No hard feelings, Mujuru tells Mnangagwa

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Ex Vice-President Joice Mujuru who has described her sacking from Zanu PF as, “an ugly situation,” says is not harbouring ill feelings towards President Emmerson Mnangagwa.

She said her relationship with Mnangagwa dates back to the days of liberation struggling, adding that they are both ex-combatants and Zimbabweans.

She was adressing journalists in Gweru recently.

Mujuru, at the instigation of the former First Lady Grace Mugabe and Mnangagwa (according to Mugabe) was, in 2014, expelled from the ruling party and government for allegedly organising a coup.

Grace led a vilification campaign against Mujuru, accusing her of corruption and of plotting to unseat then President Robert Mugabe.

After serving under Mugabe for decades, Mujuru is now fronting the National People’s Party (NPP) and has already been endorsed as a presidential candidate for the People’s Rainbow Coalition (PRC) a grouping of opposition political powers who have coalesced to wrest power from Zanu PF.

After her expulsion, Mnangagwa was then elevated to the vice presidency position, a post he held until he, too, was hounded from government and the ruling party in November last year.

Mnangagwa who, after his ouster, sought refuge in the neighbouring South Africa, bounced back after a military intervention to take over power from Mugabe.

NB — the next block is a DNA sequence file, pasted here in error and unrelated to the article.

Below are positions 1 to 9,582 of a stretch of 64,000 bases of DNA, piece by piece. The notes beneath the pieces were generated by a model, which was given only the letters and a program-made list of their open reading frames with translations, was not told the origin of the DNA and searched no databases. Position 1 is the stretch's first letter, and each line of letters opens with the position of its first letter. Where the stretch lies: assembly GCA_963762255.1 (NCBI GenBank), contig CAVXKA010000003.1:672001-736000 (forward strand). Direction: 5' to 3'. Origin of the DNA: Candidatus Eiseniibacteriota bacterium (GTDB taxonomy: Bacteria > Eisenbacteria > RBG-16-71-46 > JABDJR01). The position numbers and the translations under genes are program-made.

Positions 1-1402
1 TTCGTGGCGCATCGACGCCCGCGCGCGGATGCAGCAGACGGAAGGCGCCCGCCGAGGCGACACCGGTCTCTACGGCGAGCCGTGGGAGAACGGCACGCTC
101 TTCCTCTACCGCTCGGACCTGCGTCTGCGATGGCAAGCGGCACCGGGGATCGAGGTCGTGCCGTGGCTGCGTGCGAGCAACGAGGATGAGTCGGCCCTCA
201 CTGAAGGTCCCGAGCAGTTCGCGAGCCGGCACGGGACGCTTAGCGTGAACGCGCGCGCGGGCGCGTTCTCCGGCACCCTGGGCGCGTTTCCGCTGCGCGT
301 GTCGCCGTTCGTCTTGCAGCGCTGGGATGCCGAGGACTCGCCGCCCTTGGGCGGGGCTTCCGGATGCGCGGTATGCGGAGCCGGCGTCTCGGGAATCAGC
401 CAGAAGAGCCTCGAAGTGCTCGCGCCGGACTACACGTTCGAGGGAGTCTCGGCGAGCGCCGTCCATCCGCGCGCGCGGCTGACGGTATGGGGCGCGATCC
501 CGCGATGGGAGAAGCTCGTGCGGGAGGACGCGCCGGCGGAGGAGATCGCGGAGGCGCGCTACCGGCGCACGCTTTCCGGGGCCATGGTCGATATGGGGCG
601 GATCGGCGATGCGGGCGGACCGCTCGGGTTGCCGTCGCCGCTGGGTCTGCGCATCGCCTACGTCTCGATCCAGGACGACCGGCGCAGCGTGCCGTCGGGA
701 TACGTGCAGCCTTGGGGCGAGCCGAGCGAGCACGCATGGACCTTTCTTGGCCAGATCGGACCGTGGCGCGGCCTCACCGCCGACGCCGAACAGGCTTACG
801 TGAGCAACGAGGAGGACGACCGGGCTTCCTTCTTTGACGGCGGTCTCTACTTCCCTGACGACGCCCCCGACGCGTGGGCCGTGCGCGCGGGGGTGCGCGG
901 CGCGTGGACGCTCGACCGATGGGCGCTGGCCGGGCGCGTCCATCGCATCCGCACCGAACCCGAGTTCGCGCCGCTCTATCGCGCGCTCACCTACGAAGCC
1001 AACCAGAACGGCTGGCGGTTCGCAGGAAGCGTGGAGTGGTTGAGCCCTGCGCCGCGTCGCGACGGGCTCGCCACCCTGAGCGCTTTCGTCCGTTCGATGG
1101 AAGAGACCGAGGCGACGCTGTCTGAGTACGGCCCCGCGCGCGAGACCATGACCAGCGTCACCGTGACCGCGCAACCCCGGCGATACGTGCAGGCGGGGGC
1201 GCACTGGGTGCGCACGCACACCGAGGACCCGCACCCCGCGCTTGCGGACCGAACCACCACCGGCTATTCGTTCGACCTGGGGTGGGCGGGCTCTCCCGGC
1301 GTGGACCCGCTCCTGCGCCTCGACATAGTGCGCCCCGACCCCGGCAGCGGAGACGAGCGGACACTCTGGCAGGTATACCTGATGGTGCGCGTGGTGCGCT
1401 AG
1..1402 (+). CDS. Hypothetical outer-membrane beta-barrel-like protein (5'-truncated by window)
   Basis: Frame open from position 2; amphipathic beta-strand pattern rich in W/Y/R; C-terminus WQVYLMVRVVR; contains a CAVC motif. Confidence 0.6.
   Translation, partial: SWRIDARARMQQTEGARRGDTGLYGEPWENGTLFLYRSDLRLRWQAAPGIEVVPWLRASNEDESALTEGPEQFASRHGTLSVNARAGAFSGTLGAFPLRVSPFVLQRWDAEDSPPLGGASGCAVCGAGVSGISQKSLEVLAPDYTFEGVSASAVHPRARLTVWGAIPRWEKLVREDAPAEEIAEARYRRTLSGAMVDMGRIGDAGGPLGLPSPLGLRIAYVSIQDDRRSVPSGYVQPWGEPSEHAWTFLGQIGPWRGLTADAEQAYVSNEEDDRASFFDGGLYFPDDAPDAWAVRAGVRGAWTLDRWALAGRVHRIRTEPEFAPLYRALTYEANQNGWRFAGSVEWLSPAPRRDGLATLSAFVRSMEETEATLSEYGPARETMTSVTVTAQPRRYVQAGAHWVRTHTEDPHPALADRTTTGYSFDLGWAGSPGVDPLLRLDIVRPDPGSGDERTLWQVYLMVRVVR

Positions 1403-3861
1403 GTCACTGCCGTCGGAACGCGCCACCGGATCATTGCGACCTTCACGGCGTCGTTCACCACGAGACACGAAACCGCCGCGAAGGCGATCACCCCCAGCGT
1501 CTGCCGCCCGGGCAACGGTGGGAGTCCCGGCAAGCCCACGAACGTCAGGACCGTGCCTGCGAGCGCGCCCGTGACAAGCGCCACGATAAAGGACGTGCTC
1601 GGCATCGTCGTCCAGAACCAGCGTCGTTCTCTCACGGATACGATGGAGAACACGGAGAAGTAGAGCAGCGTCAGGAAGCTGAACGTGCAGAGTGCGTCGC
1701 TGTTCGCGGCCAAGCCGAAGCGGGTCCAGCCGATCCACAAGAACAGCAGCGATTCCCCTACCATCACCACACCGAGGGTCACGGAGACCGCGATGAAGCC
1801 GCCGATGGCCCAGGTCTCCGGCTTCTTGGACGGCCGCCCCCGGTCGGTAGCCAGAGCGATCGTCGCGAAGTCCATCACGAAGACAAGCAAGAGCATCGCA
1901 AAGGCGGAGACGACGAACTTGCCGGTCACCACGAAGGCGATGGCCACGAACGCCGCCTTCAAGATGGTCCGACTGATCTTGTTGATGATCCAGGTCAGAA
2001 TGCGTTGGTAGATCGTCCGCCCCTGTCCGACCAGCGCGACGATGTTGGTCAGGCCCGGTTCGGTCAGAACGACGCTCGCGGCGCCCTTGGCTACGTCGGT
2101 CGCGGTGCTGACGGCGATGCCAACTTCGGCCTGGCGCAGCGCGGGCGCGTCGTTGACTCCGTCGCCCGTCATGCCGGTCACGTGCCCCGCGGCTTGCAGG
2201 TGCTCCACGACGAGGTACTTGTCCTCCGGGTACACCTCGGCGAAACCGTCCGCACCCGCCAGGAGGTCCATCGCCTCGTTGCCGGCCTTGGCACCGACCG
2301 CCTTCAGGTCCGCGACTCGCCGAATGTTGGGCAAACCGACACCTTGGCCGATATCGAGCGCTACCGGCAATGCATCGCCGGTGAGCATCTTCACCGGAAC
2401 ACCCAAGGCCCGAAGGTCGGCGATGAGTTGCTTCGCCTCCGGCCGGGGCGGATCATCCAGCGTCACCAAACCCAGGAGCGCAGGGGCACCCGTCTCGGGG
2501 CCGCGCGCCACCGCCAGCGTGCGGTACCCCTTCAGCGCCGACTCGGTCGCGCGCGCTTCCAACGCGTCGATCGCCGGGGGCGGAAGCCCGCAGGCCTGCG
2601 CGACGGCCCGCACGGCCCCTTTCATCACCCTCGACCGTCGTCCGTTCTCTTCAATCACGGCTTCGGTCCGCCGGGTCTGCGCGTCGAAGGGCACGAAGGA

“We are both Zimbabweans,” Mujuru said of her relationship with Mnangagwa, “We are both from the liberation struggle. Everyone knows of what transpired on my sacking form Zanu PF. It was not a good situation it was an ugly situation.”

Mujuru said she was not dwelling in the past.

“We are facing the future and what transpired is now in the past,” she said.

Mnangagwa, in early 2015, told a State weekly that Mujuru’s sacking from the revolutionary party was self-inflicted.

Speaking on elections, Mujuru said the NPP is raring to go but called on government to level the playing field.

On coalitions with other opposition political parties she said, “We come from different political backgrounds and we are continuing to consult. Our going to South Africa to together with other parties shows that we can find each other.”